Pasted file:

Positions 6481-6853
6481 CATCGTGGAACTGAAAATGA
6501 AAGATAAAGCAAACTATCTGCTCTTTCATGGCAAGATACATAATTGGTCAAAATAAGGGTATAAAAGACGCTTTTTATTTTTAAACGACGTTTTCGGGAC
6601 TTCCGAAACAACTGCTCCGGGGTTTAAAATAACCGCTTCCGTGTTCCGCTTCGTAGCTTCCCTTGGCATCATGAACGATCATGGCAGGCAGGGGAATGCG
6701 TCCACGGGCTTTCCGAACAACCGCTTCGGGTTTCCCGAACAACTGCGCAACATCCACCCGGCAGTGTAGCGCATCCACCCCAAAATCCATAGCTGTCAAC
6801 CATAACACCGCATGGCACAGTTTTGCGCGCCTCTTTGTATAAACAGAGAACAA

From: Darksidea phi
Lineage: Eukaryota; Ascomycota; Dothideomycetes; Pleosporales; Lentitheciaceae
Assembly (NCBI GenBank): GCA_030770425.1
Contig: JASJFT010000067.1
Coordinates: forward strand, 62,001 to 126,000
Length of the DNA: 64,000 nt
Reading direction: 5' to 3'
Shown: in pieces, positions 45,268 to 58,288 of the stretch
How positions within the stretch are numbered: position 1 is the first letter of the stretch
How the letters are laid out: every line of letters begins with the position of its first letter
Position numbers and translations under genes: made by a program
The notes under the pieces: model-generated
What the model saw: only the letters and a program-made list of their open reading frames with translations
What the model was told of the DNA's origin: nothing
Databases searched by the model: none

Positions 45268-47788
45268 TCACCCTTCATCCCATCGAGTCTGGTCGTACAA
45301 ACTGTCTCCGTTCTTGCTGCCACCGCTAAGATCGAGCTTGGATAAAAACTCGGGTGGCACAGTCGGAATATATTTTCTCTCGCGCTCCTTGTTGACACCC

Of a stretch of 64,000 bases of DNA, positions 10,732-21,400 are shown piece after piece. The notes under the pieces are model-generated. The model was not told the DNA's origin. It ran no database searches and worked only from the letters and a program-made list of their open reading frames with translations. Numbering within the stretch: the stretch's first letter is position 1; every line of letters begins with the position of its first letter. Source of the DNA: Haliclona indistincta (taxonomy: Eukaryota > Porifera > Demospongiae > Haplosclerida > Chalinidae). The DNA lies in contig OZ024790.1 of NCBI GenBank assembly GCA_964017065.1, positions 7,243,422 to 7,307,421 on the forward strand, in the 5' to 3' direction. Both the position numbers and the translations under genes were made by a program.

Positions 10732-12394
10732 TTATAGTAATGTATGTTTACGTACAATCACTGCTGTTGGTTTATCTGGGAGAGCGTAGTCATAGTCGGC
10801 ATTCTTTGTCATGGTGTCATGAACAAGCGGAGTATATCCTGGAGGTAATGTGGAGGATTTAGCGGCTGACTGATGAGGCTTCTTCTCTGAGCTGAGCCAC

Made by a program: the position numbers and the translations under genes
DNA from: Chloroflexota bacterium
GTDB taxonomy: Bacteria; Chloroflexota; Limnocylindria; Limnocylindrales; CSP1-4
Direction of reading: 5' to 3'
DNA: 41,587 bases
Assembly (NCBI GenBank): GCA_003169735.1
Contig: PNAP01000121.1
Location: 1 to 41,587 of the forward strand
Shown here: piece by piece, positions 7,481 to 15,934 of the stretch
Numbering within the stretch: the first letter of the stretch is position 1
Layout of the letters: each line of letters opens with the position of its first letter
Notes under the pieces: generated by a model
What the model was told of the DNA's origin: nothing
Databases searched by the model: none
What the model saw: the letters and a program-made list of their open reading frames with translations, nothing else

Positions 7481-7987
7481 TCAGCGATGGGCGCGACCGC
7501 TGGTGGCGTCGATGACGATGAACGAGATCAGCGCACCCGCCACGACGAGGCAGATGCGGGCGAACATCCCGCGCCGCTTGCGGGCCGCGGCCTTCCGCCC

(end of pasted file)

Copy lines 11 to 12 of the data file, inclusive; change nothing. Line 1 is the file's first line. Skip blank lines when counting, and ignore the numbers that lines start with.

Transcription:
Coordinates: forward strand, 62,001 to 126,000
Length of the DNA: 64,000 nt